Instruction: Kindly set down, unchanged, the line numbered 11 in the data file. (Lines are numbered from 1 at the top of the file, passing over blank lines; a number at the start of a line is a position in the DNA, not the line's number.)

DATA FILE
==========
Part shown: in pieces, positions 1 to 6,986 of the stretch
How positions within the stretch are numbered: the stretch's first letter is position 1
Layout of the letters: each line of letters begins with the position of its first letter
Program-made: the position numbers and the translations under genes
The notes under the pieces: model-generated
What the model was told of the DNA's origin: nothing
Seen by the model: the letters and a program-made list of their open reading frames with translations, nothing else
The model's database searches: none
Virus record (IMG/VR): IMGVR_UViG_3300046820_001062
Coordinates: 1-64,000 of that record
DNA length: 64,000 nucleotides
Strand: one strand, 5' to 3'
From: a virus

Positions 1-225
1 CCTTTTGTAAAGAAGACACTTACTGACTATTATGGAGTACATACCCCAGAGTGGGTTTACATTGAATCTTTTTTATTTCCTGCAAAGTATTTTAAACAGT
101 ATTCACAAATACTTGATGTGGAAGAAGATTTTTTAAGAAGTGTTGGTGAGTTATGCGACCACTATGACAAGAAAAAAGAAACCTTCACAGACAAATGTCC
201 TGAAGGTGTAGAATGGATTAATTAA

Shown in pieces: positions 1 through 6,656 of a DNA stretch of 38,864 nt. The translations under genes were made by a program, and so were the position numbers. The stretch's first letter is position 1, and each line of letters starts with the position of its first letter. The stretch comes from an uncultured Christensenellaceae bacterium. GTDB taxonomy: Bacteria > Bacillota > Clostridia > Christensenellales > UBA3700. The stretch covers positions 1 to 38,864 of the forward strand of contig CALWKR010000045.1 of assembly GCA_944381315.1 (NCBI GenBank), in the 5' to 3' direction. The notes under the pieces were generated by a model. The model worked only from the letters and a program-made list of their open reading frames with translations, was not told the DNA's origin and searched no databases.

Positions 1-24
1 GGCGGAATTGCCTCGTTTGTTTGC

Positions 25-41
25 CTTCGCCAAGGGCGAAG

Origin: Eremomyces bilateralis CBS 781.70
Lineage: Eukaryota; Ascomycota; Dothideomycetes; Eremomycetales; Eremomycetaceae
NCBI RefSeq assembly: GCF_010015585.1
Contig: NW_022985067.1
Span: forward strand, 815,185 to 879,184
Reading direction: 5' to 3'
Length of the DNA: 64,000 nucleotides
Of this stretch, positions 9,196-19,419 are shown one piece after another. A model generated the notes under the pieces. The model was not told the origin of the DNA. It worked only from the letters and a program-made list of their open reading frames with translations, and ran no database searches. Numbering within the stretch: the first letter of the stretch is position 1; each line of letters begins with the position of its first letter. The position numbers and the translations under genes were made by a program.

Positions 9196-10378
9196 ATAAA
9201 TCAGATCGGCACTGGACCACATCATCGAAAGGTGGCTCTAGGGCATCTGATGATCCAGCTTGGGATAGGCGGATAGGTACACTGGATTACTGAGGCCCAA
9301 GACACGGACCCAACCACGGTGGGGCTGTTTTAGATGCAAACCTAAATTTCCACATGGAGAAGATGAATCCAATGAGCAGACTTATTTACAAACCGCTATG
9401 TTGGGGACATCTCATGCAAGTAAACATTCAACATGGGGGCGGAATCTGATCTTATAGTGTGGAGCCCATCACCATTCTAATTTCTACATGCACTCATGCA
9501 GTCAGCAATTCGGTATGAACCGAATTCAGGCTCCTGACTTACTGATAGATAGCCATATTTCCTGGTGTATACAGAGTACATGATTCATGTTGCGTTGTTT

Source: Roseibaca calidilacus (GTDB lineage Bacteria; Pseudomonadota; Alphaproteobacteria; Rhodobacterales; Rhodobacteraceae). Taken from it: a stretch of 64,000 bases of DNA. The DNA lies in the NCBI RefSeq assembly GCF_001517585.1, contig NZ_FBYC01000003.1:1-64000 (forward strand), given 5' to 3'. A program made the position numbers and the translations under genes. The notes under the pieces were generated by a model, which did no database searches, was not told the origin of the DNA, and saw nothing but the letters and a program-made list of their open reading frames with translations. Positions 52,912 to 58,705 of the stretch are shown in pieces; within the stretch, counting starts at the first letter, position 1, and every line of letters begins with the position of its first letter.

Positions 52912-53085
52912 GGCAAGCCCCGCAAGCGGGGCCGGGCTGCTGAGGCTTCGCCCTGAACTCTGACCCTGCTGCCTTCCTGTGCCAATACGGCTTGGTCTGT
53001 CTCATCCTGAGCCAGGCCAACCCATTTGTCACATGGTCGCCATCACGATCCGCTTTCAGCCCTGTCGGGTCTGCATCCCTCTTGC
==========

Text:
DNA length: 64,000 nucleotides